A contractor is making pedestrian and accessible ramp improvements on the north side of the intersection at Skytop Road and East Colvin Street beginning today. Due to the work, sidewalk and accessible ramps on that side of the intersection will…
Author-Scholar to Explore Wisdom of Private Sector Models in Higher Education
Christopher Newfield, professor of literature and American studies at the University of California, Santa Barbara, will present a talk titled “The Great Mistake: How Private-Sector Models Damage Universities, and How They Can Recover” on Friday, Feb. 19, at 2 p.m. in 207 Hall of Languages.
The lecture, which is free and open to the public, is the fourth of six talks presented this year as part of the Ray Smith Symposium in the College of Arts and Sciences. The theme for this year’s series is “The Future of the Humanities in Graduate Education.” Newfield’s talk is co-sponsored by the College of Arts and Sciences’ Democratizing Knowledge Project, the English Department, the English Graduate Organization and the Department of Sociology.
Newfield’s talk will critically examine the conventional wisdom among many in higher education that universities should be run more like the private sector. While those who support that premise argue that private-sector “reforms” would help to rein in escalating costs, opponents argue that they would stifle independent thought.
Newfield contends that both positions are wrong and that privatizing public colleges has made them more expensive while lowering their educational value. In his talk, he will outline what he believes to be more productive policy directions.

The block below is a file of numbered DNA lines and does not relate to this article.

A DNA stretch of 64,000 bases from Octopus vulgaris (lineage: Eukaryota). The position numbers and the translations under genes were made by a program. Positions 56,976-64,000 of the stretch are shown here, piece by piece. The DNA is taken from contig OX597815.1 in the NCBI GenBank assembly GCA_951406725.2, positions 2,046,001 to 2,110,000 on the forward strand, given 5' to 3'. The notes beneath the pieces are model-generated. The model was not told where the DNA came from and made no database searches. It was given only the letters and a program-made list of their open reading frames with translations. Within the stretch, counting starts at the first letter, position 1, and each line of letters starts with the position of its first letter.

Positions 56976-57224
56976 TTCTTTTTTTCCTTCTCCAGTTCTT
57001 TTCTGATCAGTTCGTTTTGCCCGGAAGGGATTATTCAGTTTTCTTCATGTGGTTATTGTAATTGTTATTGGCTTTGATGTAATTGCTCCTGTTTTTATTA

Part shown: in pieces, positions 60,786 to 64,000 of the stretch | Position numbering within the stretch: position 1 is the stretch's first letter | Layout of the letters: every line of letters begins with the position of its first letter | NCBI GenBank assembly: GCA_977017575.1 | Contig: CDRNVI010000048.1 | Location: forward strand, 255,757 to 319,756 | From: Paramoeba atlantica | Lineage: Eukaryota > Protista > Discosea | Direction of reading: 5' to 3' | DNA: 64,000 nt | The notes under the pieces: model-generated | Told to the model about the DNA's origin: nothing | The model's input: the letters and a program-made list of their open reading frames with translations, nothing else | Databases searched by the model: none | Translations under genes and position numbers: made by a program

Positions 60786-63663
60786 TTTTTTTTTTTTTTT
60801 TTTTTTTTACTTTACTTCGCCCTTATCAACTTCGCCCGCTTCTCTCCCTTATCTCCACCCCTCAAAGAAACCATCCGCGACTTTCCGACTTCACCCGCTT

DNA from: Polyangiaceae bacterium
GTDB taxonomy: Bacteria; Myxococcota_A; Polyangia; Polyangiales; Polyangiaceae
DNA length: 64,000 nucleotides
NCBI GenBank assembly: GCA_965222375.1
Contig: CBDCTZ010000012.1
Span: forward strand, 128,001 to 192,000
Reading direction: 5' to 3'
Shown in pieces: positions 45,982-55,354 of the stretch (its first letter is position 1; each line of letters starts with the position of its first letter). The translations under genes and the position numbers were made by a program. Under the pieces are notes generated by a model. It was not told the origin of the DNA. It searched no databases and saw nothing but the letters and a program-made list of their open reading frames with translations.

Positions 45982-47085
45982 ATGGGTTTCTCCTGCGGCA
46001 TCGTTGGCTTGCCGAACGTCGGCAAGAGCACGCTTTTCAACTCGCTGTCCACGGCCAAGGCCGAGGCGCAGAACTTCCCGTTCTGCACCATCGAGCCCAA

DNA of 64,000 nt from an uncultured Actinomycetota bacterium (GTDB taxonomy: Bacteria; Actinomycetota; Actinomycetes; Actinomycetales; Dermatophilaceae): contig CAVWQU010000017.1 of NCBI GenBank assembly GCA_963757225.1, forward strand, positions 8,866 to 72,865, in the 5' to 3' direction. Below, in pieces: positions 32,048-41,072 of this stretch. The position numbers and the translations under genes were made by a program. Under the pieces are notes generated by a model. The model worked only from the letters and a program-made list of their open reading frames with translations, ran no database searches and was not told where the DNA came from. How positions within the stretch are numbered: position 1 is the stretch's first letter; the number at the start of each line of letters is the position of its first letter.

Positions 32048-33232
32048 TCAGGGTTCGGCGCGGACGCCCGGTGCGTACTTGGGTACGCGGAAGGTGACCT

Newfield has spent many years involved in academic planning and budget for both UC-Santa Barbara and for the University of California systemwide senate. A major portion of his research focuses on “critical university studies,” a relatively new scholarly field that he co-founded linking his concern for humanities teaching with the study of how industry and other economic forces continue to reshape higher education.
Symposium organizer Crystal Bartolovich credits Newfield with bringing much-needed attention to the tensions between private-sector practices and higher education values. “That faculty are becoming more savvy today about the workings of the corporatizing university is due in large part to the excellent work of Chris Newfield, whose books and blog have been at the forefront of critical university studies in the U.S.,” says Bartolovich. “The humanities, shared governance, tenure, state support for education and university commitments to local communities are too often depicted as luxuries— outmoded practices of an era before administrators learned proper corporate values. Chris’s work shows us other—better— paths forward.”
Newfield has written several books, including, most recently, “Unmaking the Public University: The Forty Year Assault on the Middle Class” (2008) and “Ivy and Industry: Business and the Making of the American University, 1880-1980” (2003). He also has recently completed a book on the post-2008 struggles of public universities to rebuild their social missions for contemporary society, which is scheduled to be published by Johns Hopkins University Press. A higher education blogger, he also has been a contributing writer for the Huffington Post, Inside Higher Ed and the Chronicle of Higher Education.
The Ray Smith Symposium is funded by a major bequest from the estate of Ray W. Smith ’21, administered by the College of Arts and Sciences. This year’s series also includes talks by Sunaina Maira of University of California-Davis on “Inclusion and Exclusion in Higher Education,” scheduled for March 24, and by Maria Maisto, of the New Faculty Majority, on “Casualization of Professorial Labor,” on April 29.
For more information on the symposium, contact Ashley O’Mara in the Department of English at email@example.com.